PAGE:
Anatomy of a Scandal – Sarah Vaughan
Release Date: January 2018
Synopsis: Sophie’s husband James is a loving father, a handsome man, a charismatic and successful public figure. And yet he stands accused of a terrible crime. Sophie is convinced he is innocent and desperate to protect her precious family from the lies that threaten to rip them apart.
Kate is the lawyer hired to prosecute the case: an experienced professional who knows that the law is all about winning the argument. And yet Kate seeks the truth at all times. She is certain James is guilty and is determined he will pay for his crimes.
Who is right about James? Sophie or Kate? And is either of them informed by anything more than instinct and personal experience? Despite her privileged upbringing, Sophie is well aware that her beautiful life is not inviolable. She has known it since she and James were first lovers, at Oxford, and she witnessed how easily pleasure could tip into tragedy.
Most people would prefer not to try to understand what passes between a man and a woman when they are alone: alone in bed, alone in an embrace, alone in an elevator… Or alone in the moonlit courtyard of an Oxford college, where a girl once stood before a boy, heart pounding with excitement, then fear. Sophie never understood why her tutorial partner Holly left Oxford so abruptly. What would she think, if she knew the truth?
Review: I started hearing rumblings about this book nearly a year before it came out. I had no real idea what the plot was about or what any of the main points were. All I knew is that everyone who read this book was very impressed and recommended it highly. I was super excited when I won an advance copy through an online giveaway (I believe it was on Goodreads). Like so many others, I was obsessed with Anatomy of a Scandal. And for good reason.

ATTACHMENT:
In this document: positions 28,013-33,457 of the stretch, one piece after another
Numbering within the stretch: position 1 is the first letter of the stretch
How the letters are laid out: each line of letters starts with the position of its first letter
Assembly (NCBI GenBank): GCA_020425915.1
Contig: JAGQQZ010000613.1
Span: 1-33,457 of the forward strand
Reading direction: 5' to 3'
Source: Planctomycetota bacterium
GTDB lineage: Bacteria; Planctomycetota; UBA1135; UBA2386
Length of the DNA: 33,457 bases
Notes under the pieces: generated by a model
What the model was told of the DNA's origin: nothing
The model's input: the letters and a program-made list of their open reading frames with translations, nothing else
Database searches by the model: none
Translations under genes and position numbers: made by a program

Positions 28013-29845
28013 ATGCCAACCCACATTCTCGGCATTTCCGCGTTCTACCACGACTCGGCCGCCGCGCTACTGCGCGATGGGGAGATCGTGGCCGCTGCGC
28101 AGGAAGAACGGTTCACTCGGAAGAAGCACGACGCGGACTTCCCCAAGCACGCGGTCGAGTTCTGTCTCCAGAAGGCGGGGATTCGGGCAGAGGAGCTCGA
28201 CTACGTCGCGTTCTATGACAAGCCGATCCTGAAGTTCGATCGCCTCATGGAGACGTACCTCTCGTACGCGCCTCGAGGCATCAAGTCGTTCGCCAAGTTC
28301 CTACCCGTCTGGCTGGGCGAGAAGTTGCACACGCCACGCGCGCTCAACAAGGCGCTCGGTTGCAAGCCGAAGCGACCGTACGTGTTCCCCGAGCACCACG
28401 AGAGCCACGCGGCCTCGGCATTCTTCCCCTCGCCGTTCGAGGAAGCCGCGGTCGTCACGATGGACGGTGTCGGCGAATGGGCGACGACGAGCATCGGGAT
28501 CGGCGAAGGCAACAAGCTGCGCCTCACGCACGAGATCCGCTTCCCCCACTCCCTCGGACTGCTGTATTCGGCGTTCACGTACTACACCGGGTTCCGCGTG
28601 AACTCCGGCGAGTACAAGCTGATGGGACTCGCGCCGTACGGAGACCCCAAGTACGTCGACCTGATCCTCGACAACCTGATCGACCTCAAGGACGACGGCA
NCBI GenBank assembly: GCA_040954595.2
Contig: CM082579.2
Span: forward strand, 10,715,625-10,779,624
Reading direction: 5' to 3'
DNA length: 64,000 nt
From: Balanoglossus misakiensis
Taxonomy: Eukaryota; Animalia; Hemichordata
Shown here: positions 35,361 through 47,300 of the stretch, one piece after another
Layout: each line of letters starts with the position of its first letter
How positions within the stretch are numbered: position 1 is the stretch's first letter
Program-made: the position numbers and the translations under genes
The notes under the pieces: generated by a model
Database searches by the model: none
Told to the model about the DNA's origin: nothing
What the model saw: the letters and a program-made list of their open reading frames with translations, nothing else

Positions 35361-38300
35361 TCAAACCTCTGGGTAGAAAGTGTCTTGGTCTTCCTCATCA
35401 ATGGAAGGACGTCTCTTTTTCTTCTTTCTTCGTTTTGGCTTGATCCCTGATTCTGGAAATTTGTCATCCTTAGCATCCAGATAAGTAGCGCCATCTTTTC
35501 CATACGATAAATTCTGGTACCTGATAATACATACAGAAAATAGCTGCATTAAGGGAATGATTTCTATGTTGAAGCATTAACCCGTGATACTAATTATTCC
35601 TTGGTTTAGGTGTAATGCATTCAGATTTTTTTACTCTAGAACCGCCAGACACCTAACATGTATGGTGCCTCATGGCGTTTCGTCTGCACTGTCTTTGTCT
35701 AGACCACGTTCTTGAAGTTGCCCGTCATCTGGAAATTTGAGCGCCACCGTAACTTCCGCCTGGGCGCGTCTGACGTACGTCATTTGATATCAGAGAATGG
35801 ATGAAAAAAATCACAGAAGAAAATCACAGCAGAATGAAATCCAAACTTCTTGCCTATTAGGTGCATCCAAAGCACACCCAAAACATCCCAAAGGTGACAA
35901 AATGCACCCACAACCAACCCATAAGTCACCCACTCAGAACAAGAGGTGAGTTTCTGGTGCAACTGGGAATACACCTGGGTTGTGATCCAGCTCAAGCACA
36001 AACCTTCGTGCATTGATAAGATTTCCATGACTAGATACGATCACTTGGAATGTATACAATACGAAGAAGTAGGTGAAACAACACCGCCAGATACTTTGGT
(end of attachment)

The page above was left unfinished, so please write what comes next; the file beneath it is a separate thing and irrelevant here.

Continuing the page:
Anatomy of a Scandal centers around a high-profile court case. The trial at the heart of this book is a sexual assault perpetrated by a well known, trusted MP (Member of Parliament) that takes place in the Houses of Parliament. Vaughan paints the attack as a gray scenario that, at points, almost made me go wishy-washy on how I felt about the case. This is not a comfortable book. It makes you question your own beliefs and examine how you quantify rape and assault.
I think what I appreciated the most about the novel was that it wasn’t gratuitous or sensationalist, despite the twist towards the end. The assaults, there are more than one, aren’t sensationalist or particularly detailed or vulgar. Conversely, Vaughan’s scene setting and character development are so in-depth and descriptive that you feel as if you’ve walked those roped off passages in Parliament.
Anatomy of a Scandal is so very timely, particularly as stories of Spacey, Weinstein and others have hit mainstream media and the #metoo movement has spanned worldwide. I highly recommend it.